(k) Registry of Permits and Test Results. Each local health department shall maintain a registry of all private drinking water wells for which a construction permit or repair permit is issued that is searchable by address or addresses served by the well. The registry shall specify the physical location of each private drinking water well and shall include the results of all tests of water from each well. The local health department shall retain a record of the results of all tests of water from a private drinking water well until the well is properly closed in accordance with the requirements of this Article and rules adopted pursuant to this Article.

(l) Authority Not Limited. This section shall not be construed to limit any authority of local boards of health, local health departments, the Department of Health and Human Services, or the Commission for Public Health to protect public health.health, except as limited by subsection (j1) of this section."

SECTION 1.(b) G.S. 130A‑315 reads as rewritten:

" 130A‑315. Drinking water rules; exceptions; limitation on implied warranties.

(a) The Commission shall adopt and the Secretary shall enforce drinking water rules to regulate public water systems. The rules may distinguish between community water systems and noncommunity water systems.

(b) The rules shall:

(1) Specify contaminants which may have an adverse effect on the public health;

(2) Specify for each contaminant either:

a. A maximum contaminant level which is acceptable in water for human consumption, if it is feasible to establish the level of the contaminant in water in public water systems; or

b. One or more treatment techniques which lead to a reduction in the level of contaminants sufficient to protect the public health, if it is not feasible to establish the level of the contaminants in water in a public water system; and

(3) Establish criteria and procedures to assure a supply of drinking water which dependably complies with maximum contaminant levels and treatment techniques as determined in paragraph (2) of this subsection. These rules may provide for:

a. The minimum quality of raw water which may be taken into a public water system;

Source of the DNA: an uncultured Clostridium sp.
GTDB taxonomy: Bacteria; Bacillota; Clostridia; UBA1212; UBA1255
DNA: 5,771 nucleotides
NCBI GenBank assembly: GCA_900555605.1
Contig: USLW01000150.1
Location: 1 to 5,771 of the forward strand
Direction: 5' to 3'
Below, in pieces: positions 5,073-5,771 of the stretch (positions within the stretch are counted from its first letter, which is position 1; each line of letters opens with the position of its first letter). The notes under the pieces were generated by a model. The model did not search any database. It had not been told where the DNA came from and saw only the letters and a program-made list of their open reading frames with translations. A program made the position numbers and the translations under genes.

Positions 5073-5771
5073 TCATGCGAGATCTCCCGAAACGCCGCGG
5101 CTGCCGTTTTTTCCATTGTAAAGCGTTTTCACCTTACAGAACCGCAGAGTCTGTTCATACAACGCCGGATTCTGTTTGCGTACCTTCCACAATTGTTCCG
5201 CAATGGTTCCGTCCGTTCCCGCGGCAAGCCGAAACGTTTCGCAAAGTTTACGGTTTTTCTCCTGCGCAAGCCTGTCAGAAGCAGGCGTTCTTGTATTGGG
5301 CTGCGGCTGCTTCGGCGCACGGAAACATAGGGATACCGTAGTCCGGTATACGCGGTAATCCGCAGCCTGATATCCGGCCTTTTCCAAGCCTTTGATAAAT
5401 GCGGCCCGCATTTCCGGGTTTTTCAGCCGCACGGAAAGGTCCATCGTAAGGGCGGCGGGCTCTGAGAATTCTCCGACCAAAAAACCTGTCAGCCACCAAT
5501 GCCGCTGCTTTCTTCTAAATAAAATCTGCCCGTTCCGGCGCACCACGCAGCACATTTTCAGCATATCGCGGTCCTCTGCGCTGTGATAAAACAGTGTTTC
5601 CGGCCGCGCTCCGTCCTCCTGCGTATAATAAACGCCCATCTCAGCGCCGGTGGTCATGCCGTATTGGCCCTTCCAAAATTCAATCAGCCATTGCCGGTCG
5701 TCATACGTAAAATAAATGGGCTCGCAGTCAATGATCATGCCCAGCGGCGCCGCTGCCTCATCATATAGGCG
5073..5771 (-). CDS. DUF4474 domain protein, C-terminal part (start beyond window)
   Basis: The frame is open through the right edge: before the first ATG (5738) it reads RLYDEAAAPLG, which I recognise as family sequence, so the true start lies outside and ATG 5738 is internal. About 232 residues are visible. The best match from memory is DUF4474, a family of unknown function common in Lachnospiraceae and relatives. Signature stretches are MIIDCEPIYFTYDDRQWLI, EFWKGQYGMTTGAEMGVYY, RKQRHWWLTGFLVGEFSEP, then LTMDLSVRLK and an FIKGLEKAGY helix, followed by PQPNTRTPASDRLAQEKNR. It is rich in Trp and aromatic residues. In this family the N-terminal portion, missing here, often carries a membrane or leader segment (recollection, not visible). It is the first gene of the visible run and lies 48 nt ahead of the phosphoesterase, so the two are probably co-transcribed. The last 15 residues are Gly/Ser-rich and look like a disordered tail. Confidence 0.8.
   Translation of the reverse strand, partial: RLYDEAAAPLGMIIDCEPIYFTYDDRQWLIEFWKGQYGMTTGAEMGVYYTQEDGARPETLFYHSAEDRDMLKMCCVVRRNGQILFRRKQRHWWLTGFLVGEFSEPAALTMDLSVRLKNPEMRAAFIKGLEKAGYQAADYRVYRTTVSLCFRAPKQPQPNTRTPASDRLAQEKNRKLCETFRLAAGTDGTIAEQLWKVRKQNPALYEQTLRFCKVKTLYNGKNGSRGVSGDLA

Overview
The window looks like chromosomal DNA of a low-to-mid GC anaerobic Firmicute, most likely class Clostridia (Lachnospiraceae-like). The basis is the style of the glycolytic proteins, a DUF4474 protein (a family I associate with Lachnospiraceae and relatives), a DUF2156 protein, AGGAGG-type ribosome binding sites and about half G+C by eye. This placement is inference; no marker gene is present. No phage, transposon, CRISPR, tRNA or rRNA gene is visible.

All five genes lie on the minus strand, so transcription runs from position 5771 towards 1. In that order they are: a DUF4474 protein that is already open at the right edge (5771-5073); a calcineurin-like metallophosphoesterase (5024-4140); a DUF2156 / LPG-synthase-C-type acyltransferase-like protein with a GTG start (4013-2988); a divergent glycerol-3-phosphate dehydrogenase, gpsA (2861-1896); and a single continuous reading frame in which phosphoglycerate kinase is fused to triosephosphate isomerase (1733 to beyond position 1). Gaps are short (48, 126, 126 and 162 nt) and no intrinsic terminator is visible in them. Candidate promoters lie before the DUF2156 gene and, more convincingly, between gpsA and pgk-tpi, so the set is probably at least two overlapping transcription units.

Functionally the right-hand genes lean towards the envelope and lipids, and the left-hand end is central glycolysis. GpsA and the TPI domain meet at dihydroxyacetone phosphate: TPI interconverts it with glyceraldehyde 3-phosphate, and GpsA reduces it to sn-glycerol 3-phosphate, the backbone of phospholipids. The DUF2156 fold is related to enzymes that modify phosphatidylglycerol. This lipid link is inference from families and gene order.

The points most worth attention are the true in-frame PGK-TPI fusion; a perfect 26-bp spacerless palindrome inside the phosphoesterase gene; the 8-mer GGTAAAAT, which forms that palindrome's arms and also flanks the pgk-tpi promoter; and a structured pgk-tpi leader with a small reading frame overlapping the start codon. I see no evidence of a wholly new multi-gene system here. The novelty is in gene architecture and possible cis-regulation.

b. A program of laboratory certification;

c. Monitoring and analysis;

d. Record‑keeping and reporting;

e. Notice of noncompliance, failure to perform monitoring, variances and exemptions;

f. Inspection of public water systems; inspection of records required to be kept; and the taking of samples;

g. Criteria for design and construction of new or modified public water systems;

h. Review and approval of design and construction of new or modified public water systems;

i. Siting of new public water system facilities;

j. Variances and exemptions from the drinking water rules; and

k. Additional criteria and procedures as may be required to carry out the purpose of this Article.

(b1) The rules may also establish criteria and procedures to insure an adequate supply of drinking water. The rules may:

(1) Provide for record keeping and reporting.

(2) Provide for inspection of public water systems and required records.

(3) Establish criteria for the design and construction of new public water systems and for the modification of existing public water systems.

(4) Establish procedures for review and approval of the design and construction of new public water systems and for the modification of existing public water systems.

(4a) Limit the number of service connections to a public water system based on the quantity of water available to the public water system, provided that the number of service connections shall not be limited for a public water system operating in accordance with a local water supply plan that meets the requirements of G.S. 143‑355(l).

(5) Establish criteria and procedures for siting new public water systems.

(6) Provide for variances and exemptions from the rules.

(7) Provide for notice of noncompliance in accordance with G.S. 130A‑324.

(b2) Two or more water systems that are adjacent, that are owned or operated by the same supplier of water, that individually serve less than 15 service connections or less than 25 persons but that in combination serve 15 or more service connections or 25 or more persons, and that individually are not public water systems shall meet the standards applicable to public water systems for the following contaminants: coliform bacteria, nitrates, nitrites, lead, copper, and other inorganic chemicals for which testing and monitoring is required for public water systems on 1 July 1994. The standards applicable to these contaminants shall be enforced by the Commission as though the water systems to which this subsection applies were public water systems.